4 Ways Washington Mutual's Bankruptcy Still Matters
U.S. Bankruptcy Court Judge Mary Walrath approved the plan, which various stakeholders must vote to accept or reject before a March 7 deadline.
Washington Mutual was seized by regulators Sept. 25, 2008, with the bulk of its banking operations being sold to JPMorgan Chase (JPM) .
The holding company, however, went into Chapter 11, making it the largest bank failure in history and the second-largest bankruptcy after Lehman Brothers .
Nonetheless, while the public may have forgotten about WaMu, its resolution, such as it was, is likely to continue to impact the financial services industry for years to come. Here are four big questions that remain unresolved following WaMu's bankruptcy.
1. Winding down big banks looks messier than ever.
Think WaMu's three and a half year bankruptcy fight was a mess? At least the parts of WaMu that went into bankruptcy are close to being settled.
Still unresolved, however, is roughly $6 billion in liabilities that are in a kind of no man's land. Owners of those liabilities (mostly unsecured bonds) could not seek repayment either from JPMorgan or through the Chapter 11 process.
Pointing to this unresolved $6 billion, John Douglas, a partner at Davis Polk and former FDIC general counsel, describes WaMu's unwinding as "a long-running disaster."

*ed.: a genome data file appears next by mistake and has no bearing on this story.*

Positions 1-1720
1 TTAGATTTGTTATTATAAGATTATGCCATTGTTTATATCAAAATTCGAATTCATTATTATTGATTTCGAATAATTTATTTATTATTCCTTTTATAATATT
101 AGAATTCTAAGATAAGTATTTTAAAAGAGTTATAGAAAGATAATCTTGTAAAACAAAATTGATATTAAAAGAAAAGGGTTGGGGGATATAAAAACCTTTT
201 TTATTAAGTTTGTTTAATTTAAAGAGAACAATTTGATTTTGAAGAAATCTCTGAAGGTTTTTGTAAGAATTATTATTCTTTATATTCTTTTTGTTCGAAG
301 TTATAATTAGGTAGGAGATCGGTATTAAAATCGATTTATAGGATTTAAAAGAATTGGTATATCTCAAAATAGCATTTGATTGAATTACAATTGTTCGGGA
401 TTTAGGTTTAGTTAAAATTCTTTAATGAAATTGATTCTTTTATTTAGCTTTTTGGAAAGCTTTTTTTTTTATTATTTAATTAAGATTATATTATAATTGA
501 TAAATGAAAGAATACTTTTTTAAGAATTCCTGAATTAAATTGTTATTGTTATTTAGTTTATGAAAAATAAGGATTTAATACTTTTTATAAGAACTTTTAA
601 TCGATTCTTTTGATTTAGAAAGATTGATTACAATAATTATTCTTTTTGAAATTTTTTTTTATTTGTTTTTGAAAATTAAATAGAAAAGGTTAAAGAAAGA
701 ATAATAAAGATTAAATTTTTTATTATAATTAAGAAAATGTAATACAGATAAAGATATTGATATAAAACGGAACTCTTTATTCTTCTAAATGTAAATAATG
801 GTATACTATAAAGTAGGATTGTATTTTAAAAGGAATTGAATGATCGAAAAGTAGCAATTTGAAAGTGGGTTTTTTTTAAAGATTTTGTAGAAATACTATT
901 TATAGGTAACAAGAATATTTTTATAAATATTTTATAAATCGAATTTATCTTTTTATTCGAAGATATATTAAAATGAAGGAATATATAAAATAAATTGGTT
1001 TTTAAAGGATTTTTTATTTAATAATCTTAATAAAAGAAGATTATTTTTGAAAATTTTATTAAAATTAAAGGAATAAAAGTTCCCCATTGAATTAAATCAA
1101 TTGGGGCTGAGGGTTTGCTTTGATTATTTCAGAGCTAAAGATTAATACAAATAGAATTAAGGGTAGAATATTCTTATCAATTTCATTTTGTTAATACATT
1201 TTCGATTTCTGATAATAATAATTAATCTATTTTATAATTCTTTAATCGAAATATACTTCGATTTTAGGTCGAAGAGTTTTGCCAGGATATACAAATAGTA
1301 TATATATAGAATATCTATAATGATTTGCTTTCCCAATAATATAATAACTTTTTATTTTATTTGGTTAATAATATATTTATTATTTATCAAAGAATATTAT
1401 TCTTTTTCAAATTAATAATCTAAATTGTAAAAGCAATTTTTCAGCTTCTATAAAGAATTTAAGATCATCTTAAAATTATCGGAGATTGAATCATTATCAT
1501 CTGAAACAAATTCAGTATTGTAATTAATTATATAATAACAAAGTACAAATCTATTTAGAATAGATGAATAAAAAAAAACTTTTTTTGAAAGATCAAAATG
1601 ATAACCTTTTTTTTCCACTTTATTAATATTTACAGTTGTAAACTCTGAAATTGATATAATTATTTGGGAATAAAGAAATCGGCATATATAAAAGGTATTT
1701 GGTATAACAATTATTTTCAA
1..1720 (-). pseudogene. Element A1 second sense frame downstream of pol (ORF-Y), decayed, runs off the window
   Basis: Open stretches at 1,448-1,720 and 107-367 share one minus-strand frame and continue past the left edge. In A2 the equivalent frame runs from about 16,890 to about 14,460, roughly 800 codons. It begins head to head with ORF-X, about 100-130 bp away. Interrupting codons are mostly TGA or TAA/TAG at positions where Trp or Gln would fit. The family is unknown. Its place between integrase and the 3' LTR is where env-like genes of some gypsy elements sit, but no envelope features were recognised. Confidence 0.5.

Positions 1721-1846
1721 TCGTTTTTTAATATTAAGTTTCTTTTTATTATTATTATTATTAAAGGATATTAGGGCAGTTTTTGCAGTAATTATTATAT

"It makes you wonder how orderly liquidation is supposed to work in the context of a complicated institution, because Washington Mutual just wasn't that complicated," he says. "It's basically a retail bank highly concentrated in mortgage loans."
Douglas says it is up to the FDIC to determine "whether and when its going to distribute any money" to holders of the unresolved $6 billion in WaMu obligations, but the regulator has been silent on the issue.
The owners of these obligations could not be identified. Douglas says they originally were mostly large institutions, including Morgan Stanley (MS) , The Bank of Ireland (IRE) , and HBOS, now part of Lloyd's Banking Group , though many of the liabilities have since been bought by hedge funds.
FDIC spokesmen did not respond to an email message sent to them on Saturday asking about the unresolved $6 billion.
Part of the FDIC's reason for not yet distributing any of the funds may be that it doesn't know when it is safe to do so, since claims may still be made on it. For example, Deutsche Bank has made a $10 billion claim against Washington Mutual, arguing mortgages WaMu underwrote and sold to the German bank were fraudulent and must be repurchased. Attorneys for the FDIC and JPMorgan have been arguing over which institution would have to pay Deutsche Bank if it proves its claim.